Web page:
Opportunity Cost Examples

Updated November 6, 2020
Man typing while copying a book as opportunity cost examples

Opportunity cost is the value of something when a particular course of action is chosen. Simply put, the opportunity cost is what you must forgo in order to get something. The benefit or value that was given up can refer to decisions in your personal life, in a company, in the economy, in the environment, or on a governmental level.

Examples of Opportunity Cost

  • Someone gives up going to see a movie to study for a test in order to get a good grade. The opportunity cost is the cost of the movie and the enjoyment of seeing it.
  • At the ice cream parlor, you have to choose between rocky road and strawberry. When you choose rocky road, the opportunity cost is the enjoyment of the strawberry.
  • A player attends baseball training to be a better player instead of taking a vacation. The opportunity cost was the vacation.
  • Jill decides to take the bus to work instead of driving. It takes her 60 minutes to get there on the bus and driving would have been 40, so her opportunity cost is 20 minutes.
  • This semester you can only have one elective and you want both basket-weaving and choir. You choose basket weaving and the opportunity cost is the enjoyment and value you would have received from choir.
  • The opportunity cost of taking a vacation instead of spending the money on a new car is not getting a new car.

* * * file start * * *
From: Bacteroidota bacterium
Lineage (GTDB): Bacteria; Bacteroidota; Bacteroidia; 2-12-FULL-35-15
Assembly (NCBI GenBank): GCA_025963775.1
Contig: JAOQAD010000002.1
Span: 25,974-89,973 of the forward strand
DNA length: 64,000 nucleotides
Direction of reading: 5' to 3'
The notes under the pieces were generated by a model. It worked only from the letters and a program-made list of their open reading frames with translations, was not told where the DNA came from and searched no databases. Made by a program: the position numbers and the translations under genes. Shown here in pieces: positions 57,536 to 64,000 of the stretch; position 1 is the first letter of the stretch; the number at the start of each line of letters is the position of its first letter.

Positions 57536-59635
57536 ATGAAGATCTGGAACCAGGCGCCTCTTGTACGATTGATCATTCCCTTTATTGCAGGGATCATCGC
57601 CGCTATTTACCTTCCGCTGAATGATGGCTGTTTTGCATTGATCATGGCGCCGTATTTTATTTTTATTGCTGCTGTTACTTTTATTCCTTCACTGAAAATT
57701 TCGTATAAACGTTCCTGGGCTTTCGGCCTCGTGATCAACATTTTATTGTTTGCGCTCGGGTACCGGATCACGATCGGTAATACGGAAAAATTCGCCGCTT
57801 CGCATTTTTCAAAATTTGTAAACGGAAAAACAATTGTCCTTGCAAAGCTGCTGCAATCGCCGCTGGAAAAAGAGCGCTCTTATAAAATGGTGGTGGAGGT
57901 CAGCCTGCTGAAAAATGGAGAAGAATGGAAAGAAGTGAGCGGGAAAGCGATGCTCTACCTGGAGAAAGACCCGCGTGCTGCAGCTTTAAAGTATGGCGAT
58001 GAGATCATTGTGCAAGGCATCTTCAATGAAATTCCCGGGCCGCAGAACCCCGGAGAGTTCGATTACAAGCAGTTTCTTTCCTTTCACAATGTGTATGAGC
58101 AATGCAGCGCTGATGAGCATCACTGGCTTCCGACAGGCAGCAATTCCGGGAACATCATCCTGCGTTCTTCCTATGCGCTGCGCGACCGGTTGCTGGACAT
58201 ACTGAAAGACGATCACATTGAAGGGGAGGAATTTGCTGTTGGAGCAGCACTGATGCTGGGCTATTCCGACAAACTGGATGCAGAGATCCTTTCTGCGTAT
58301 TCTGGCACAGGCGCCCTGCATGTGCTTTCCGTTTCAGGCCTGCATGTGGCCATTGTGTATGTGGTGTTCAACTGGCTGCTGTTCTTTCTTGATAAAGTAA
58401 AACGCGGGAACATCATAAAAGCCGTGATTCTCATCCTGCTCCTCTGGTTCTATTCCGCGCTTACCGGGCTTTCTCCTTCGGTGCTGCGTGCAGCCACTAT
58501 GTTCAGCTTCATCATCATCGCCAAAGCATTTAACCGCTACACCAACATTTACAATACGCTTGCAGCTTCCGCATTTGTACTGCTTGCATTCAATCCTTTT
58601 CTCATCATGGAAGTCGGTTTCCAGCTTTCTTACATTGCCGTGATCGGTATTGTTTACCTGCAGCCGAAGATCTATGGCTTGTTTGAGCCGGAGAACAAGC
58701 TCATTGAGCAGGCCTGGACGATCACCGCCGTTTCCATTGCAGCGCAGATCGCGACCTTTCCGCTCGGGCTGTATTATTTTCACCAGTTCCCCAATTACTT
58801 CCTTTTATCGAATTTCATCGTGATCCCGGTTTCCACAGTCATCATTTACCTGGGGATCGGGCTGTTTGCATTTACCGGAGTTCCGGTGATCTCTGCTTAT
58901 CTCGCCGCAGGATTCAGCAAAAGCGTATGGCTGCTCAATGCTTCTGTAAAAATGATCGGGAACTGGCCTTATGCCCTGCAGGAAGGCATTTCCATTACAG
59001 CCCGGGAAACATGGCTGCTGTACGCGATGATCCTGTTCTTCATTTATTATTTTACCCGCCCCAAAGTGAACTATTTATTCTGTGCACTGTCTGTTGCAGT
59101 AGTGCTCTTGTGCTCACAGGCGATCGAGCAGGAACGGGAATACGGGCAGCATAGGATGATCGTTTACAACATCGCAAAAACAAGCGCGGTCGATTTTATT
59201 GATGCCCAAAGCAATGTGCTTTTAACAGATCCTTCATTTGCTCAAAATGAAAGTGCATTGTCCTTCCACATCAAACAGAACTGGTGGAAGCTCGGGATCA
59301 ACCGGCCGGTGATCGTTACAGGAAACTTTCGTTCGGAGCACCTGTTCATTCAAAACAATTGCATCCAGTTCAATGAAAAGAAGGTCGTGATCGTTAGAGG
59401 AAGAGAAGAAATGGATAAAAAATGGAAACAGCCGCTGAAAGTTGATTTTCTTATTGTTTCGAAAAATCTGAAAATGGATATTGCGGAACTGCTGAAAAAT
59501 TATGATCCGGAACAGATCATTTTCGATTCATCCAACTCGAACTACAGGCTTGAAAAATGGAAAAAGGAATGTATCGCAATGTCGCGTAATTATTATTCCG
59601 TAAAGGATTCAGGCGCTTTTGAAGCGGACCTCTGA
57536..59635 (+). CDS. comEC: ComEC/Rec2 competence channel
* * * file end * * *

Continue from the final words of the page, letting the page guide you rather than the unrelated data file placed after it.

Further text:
• When the government spends $15 billion on interest for the national debt, the opportunity cost is the programs the money might have been spent on, like education or healthcare.
  • If you decide not to go to work, the opportunity cost is the lost wages.
  • For a farmer choosing to plant corn, the opportunity cost would be any other crop he may have planted, like wheat or sorghum.
  • Tony buys a pizza and with that same amount of money he could have bought a drink and a hot dog. The opportunity cost is the drink and hot dog.
  • You decide to spend $80 on some great shoes and do not pay your electric bill. The opportunity cost is having the electricity turned off, having to pay an activation fee and late charges. You might also have food in the fridge that gets ruined and that would add to the total cost.
  • As a consultant, you get $75 an hour. Instead of working one night, you go to a concert that costs $25 and lasts two hours. The opportunity cost of the concert is $150 for two hours of work.
  • David decides to quit working and got to school to get further training. The opportunity cost of this decision is the lost wages for a year.
  • Caroline has $15,000 worth of stock she can sell now for $20,000. She wanted to wait two months because the stock was expected to increase. She decides to sell now. The opportunity cost would be determined in two months and would be the difference between the $20,000 and the price she would have gotten if she sold the stock then.
  • Jorge really wants to eat at a new restaurant and can only afford it if he does not order a dessert. The opportunity cost is the dessert.
  • A business owns its building. If the company moves, the building could be rented to someone else. The opportunity cost of staying there is the amount of rent the company would get.
  • When Tobias graduated high school, he decided to go to college. The opportunity cost of going to college is the wages he gave up working full time for the number of years he was in college.
  • Mario has a side business in addition to his regular job. If he decides to spend more time on his side business, the opportunity cost is the wages he lost from his regular job.
  • Mr. Brown makes $400 an hour as an attorney and is considering paying someone $1000 to paint his house. If he decides to do it himself, it will take four hours. His opportunity cost for doing it himself is the lost wages for four hours, or $1600.

With these examples you can see what opportunity cost means and how it can apply in different situations.